Port passage guidance is given legal force by the Harbour Authority's statutory powers under the pilotage directions. It is to be used in conjunction with master/pilot exchange forms, which ensure that both have the information needed for an agreed pilotage passage plan.
The object of port passage guidance is to ensure that:
• All parties know relevant details of any particular port passage in advance.
• There is a clear, shared understanding of potential hazards, margins of safety, and the ships characteristics.
• Intentions and required actions are agreed for the conduct of the port passage including the use of tugs and their availability and any significant deviation should it become necessary.
• The Pilot and Master of vessels or PEC holder entering harbour shall provide a written/schematic Port Passage Plan (PPP) containing all information relevant to the passage from pilot station to berth.
Vessel required to use a Port Passage Plan
• All vessels conducted by a Pilot.
• All vessels conducted by a certified Deck Officer who holds a current pilotage exemption certificate (PEC).
• Private / recreational vessels of less than 30 metres length overall are exempted from the formal requirement to use of a Port Passage Plan but are recommended to use one.
Port Passage Plans (PPP) are not immutable. It is the responsibility of a Pilot, on embarkation, to brief the Master on his proposals for the pilotage passage plan within the pilotage area. This plan should be agreed with the Master as soon as practicable. The plan will make allowance for any variations of tide and other local circumstances such as vessel movements, berth availability etc. It is important not to constrain the Pilot/PEC holder's need to react to unforeseen circumstances; but deviations from the agreed plan should be discussed with the Master and, when relevant, with port control, and recorded with reasons.
Passage Record Keeping
Access to proper records is required for the port to monitor the port's safety management system, and to investigate incidents. It is also in the interest of all concerned that, in the event of an incident, it is possible to demonstrate the Master was properly briefed by the Pilot (if one is used), and that there was an agreed pilotage passage plan. Plans adopted for particular passages shall be recorded. Recordings of VHF and CCTV may well also provide evidence.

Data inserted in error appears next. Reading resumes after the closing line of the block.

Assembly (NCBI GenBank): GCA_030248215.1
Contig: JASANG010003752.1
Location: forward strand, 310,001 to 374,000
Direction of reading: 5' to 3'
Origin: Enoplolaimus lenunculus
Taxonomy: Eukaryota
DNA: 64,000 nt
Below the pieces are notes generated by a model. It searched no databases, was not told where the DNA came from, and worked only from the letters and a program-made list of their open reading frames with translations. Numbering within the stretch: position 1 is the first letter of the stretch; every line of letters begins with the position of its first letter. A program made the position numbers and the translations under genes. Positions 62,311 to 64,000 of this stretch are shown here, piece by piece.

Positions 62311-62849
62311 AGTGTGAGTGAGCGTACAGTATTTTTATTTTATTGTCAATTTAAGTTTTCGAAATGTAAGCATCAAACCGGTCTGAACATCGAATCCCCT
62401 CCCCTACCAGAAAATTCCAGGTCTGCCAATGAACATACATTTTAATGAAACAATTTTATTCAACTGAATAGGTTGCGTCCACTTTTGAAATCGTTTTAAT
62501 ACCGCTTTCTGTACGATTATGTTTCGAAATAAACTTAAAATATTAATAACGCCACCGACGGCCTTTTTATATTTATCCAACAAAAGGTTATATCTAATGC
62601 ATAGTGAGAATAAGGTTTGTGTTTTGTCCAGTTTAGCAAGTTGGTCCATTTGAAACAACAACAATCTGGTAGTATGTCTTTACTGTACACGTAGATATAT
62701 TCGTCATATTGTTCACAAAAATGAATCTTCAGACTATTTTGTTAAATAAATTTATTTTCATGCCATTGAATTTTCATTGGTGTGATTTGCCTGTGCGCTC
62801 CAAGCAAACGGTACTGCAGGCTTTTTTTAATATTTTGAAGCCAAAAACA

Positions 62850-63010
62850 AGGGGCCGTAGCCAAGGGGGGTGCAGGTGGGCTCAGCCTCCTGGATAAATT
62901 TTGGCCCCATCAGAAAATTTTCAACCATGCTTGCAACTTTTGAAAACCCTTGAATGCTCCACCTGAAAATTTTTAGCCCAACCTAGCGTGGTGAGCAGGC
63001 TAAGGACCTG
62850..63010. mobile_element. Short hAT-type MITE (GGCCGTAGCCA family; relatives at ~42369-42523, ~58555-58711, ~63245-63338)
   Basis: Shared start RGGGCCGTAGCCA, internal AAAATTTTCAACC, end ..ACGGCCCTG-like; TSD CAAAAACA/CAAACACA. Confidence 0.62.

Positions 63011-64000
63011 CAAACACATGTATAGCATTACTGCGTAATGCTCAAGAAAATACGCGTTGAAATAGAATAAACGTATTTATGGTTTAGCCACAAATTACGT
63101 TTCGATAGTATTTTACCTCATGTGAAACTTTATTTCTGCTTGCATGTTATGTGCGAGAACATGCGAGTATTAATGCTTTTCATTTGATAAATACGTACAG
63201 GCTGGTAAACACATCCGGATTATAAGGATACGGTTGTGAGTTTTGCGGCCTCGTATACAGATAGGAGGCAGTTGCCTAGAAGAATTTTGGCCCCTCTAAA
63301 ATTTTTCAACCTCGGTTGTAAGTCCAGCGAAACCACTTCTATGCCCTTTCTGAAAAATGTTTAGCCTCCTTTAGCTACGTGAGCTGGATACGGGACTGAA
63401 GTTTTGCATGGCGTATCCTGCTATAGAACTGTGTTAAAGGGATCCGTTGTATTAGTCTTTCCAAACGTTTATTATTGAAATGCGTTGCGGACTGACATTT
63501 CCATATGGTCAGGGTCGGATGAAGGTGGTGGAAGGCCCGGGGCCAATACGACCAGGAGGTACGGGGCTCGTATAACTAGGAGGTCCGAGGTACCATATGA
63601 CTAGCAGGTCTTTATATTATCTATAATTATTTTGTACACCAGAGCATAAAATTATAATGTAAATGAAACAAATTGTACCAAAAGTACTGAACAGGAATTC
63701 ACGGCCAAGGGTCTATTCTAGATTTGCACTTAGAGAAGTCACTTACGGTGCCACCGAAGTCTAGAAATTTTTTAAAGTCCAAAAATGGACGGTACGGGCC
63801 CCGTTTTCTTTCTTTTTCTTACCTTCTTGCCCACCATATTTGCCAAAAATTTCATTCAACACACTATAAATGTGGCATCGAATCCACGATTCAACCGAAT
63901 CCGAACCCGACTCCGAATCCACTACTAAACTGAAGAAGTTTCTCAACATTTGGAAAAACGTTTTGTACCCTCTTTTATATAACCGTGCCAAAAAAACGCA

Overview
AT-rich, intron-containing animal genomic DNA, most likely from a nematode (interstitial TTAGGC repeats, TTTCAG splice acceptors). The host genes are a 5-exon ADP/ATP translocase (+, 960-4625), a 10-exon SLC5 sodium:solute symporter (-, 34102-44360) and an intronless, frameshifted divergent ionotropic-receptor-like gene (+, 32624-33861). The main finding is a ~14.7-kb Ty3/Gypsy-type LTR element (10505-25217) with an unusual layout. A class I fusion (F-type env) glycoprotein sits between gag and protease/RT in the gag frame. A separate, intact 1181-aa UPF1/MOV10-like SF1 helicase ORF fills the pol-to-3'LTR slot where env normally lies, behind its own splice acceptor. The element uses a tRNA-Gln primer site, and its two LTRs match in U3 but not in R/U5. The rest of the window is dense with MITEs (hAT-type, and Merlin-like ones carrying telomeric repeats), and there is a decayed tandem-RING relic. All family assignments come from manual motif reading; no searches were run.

Master / Pilot Exchange
The Master / Pilot exchange of information needs to be both detailed and structured if the respective roles of the Pilot and the Master are to be integrated to best effect. It should include as a minimum, the following:
• The provision by the Pilot of detailed local navigational information, including his recommended pilotage passage plan such details will assist the Master to update his own plan and charts.
• Details on how the bridge is managed, and who fulfils what functions will also assist the Pilot to integrate into the bridge team.
• Presentation by the Master to the Pilot of a completed standard Pilot Card. In addition, information should be provided on rate of turns at different speeds, turning circles, stopping distances and, if available, other appropriate data.
• General agreement on plans and procedures, including contingency plans, for the anticipated passage.
• Discussion of any special conditions such as weather, depth of water, tidal currents and marine traffic, which may be expected during the passage.
• Discussion of any unusual ship-handling characteristics, machinery difficulties, navigational equipment problems or crew limitations, which could affect the operation, handling or safe manoeuvring of the ship.
• Information on berthing arrangements; use, characteristics and number of tugs, mooring boats and other external facilities.
• Information on mooring arrangements.
• Confirmation of the language to be used on the bridge and with external parties.
This should ensure that the vessel has an agreed pilotage passage plan, and that the vessel's position can be monitored independently on the bridge whilst the Pilot has the conduct of the ship.
In order to help avoid misunderstandings, and to overcome any possible language problems, an oral exchange between Master and Pilot should be complemented by written details. Such details will also facilitate the provision of a record of the exchange, should it ever be necessary to establish who said what. The paper-based records should include the following:
Master to Pilot - The Pilot Card
This should provide, in clear, written / diagrammatic format all relevant information and details regarding the vessel and its equipment.
Pilot to Master - Pilotage Passage Plan
This should provide a written / chart / schematic containing all information relevant to the passage from pilot station to berth, including any tidal constraints and abort plans.
Pilot to CHA/MCA
Pilots have a statutory duty to report ship deficiencies that may affect adversely its safe navigation. These should be reported to the Harbour Authority, which should, in turn, inform the MCA. (If any such defects are of major concern, the Pilot should not commit the vessel to a passage in confined waters but instead abort the proposed movement to a place of safety).
Master to Pilot - HAZMAT checklist
The Master of any vessel carrying dangerous or polluting goods must supply to the Pilot an appropriate checklist. If the checklist is not satisfactorily completed, or it is not supplied, the Pilot must report this fact to the Harbour Authority immediately. The Harbour Authority in turn must pass this information to the MCA.